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How long does rehab and recovery take for a torn hamstring?

Q: I just found out that I tore my hamstring muscle. How long does it take to rehab and recover from this type of injury? We are mid-basketball season and I hope to finish out as many games as possible.

A: Many athletes involved in running sports (including basketball) with fast starts and sudden stops injure their hamstring muscle. Like you, the first thing they naturally ask is: how long will it take to recover and get back in the game? The answer is not always so easy to provide. It seems recovery time varies significantly from player to play. Not only that, but second injuries to the same muscle can occur, especially if the player goes back to the game too soon.

A recent study of hamstring injuries has some interesting findings that might help you discuss your prognosis with the physician you are working with. Researchers from Australia evaluated the use of MRIs to predict recovery time from hamstring injuries. They particularly focused on hamstring injuries that involved disruption of the central tendon.

The hamstring muscle is the large muscle along the back of the thigh. It is made up of three muscles and their tendons: the biceps femoris, semimembranosus, and semitendinosus. The central tendon runs down the center of the muscle for the full length of the hamstrings.

The reason this tendinous portion of the muscle is important is because injury to this area often means a longer, slower recovery. So it's good to know exactly where your injury is, what portion of the hamstring (muscle or tendon or both) is involved and how severe is the injury.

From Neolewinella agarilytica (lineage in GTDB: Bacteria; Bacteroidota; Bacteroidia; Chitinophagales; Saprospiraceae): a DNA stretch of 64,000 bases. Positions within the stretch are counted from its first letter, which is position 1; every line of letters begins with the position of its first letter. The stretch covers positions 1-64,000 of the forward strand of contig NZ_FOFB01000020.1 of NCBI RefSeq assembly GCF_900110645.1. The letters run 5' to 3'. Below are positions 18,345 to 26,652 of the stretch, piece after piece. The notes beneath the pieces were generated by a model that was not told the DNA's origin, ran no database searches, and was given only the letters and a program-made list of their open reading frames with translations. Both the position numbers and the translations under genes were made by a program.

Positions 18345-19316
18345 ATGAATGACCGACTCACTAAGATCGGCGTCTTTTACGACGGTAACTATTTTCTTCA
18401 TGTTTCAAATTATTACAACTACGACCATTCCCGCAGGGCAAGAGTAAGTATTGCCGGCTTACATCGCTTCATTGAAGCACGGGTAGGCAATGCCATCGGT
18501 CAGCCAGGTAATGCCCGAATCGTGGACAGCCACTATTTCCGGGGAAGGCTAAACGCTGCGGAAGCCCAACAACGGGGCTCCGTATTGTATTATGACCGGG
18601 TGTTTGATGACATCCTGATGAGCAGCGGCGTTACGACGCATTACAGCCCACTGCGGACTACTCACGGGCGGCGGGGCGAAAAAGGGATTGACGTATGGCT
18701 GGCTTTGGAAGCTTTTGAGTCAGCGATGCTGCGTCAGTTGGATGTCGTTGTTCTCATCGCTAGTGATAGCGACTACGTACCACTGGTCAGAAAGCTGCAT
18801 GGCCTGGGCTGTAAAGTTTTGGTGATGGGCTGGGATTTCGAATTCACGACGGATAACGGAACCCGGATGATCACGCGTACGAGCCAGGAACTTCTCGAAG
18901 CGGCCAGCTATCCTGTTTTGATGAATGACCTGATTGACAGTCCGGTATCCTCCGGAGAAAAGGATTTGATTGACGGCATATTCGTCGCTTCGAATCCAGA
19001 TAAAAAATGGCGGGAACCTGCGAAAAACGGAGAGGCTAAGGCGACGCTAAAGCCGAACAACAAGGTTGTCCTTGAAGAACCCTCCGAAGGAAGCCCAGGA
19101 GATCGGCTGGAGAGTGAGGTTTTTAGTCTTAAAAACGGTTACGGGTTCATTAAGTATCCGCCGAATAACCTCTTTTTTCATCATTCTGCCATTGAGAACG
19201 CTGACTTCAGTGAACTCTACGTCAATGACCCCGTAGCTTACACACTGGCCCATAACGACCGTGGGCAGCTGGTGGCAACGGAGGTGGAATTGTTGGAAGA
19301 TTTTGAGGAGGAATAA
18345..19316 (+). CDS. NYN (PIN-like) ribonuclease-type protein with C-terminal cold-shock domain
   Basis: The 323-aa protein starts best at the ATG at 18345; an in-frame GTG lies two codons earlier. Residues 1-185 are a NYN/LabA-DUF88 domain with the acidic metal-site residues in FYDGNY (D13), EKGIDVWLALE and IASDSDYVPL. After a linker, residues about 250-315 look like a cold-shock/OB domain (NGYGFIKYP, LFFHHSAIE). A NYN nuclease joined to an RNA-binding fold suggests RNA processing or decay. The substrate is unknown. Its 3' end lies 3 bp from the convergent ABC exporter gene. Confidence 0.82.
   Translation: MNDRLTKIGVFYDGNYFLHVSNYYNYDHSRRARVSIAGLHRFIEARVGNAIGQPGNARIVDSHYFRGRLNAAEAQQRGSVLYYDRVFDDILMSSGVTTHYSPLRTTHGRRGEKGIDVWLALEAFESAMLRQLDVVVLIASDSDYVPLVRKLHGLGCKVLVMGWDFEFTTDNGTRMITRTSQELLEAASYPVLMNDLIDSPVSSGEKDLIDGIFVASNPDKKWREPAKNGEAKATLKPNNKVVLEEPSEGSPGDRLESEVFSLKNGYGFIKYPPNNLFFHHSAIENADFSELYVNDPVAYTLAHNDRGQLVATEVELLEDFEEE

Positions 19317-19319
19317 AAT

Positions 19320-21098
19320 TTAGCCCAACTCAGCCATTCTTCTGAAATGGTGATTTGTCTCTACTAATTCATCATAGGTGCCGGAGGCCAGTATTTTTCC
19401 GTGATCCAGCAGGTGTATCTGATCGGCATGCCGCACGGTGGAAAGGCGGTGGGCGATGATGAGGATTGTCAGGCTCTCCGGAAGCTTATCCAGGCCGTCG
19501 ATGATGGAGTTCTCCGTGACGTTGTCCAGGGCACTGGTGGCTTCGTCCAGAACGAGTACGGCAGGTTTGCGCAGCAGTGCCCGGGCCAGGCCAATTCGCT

MRIs showed that central tendon disruption only occurred in injuries involving the biceps femoris. Almost half (45 per cent) of the hamstring muscle injuries of the biceps femoris included central tendon disruption. Comparing recovery times, it was clear that recovery took much longer for injuries involving the central tendon.

In general for all the players combined, recovery time varied from as short as two weeks up to six weeks. Comparing injuries to the three hamstring muscles (semimembranosus, semitendinosus, and biceps femoris), the recovery time was the same. In other words, there was no significant difference in recovery time for the three hamstring muscles.

Recovery time for central tendon injuries of the biceps femoris was much longer (72 to 91 days). Tendons have less blood supply than muscle fibers so this delay in recovery when the central tendon is injured makes sense. The shorter time (72 days) was for players with this type of injury who were treated conservatively (without surgery). The longer recovery time (91 days) was associated with players who had surgery to repair the damage.

Using MRIs to assess hamstring muscle injury might aid your physician in making predictions about expected length of time for recovery. Returning to sports activities too soon is linked with an increased risk of reinjury. Avoiding recurrent damage to the hamstring muscle is an important goal.

Reference: Jules Comin, MBBS, et al. Return to Competitive Play After Hamstring Injuries Involving Disruption of the Central Tendon. In The American Journal of Sports Medicine. January 2013. Vol. 41. No. 1. Pp. 111-115.

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